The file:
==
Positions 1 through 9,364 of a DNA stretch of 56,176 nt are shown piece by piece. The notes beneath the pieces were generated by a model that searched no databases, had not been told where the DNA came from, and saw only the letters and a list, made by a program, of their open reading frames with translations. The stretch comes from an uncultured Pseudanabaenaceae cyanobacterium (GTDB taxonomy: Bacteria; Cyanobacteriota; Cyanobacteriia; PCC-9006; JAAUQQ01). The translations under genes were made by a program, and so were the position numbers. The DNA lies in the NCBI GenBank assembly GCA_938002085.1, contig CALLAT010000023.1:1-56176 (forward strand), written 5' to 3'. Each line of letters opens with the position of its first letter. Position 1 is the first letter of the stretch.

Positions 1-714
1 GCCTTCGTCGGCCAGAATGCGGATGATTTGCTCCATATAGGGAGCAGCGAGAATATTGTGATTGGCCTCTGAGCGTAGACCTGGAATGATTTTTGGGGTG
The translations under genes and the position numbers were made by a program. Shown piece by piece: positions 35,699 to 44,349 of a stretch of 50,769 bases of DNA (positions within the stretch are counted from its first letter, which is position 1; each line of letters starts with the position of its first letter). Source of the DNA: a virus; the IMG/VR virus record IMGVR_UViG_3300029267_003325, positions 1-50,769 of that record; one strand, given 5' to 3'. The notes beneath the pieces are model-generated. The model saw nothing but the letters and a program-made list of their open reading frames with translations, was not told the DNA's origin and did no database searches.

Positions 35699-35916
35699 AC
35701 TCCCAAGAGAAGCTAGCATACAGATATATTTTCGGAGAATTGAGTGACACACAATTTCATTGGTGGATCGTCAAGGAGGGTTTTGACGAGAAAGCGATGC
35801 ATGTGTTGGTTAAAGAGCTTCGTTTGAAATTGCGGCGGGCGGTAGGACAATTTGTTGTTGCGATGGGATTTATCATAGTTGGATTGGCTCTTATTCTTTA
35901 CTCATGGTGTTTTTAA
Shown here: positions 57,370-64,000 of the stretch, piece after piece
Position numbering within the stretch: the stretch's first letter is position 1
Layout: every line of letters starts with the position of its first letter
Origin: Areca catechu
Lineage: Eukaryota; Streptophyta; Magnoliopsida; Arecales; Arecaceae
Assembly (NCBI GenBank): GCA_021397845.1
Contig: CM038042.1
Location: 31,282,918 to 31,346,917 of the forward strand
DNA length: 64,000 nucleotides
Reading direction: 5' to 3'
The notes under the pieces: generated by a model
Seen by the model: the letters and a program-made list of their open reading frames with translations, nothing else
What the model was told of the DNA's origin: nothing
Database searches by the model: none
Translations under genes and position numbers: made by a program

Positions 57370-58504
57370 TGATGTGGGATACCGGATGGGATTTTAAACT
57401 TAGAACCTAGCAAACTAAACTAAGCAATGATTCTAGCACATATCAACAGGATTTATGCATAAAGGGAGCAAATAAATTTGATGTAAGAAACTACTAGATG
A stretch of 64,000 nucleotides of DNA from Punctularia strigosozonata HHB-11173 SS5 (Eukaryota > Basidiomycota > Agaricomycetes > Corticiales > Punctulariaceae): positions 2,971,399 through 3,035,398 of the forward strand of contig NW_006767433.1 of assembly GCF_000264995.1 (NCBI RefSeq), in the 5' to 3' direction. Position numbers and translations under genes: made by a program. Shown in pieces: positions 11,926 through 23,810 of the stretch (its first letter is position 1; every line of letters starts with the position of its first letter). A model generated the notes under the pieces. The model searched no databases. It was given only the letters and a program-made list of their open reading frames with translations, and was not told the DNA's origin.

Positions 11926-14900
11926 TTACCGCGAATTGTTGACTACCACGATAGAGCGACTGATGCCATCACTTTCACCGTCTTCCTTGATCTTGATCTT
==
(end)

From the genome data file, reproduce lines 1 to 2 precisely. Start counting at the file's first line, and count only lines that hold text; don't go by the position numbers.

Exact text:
Positions 1 through 9,364 of a DNA stretch of 56,176 nt are shown piece by piece. The notes beneath the pieces were generated by a model that searched no databases, had not been told where the DNA came from, and saw only the letters and a list, made by a program, of their open reading frames with translations. The stretch comes from an uncultured Pseudanabaenaceae cyanobacterium (GTDB taxonomy: Bacteria; Cyanobacteriota; Cyanobacteriia; PCC-9006; JAAUQQ01). The translations under genes were made by a program, and so were the position numbers. The DNA lies in the NCBI GenBank assembly GCA_938002085.1, contig CALLAT010000023.1:1-56176 (forward strand), written 5' to 3'. Each line of letters opens with the position of its first letter. Position 1 is the first letter of the stretch.

Positions 1-714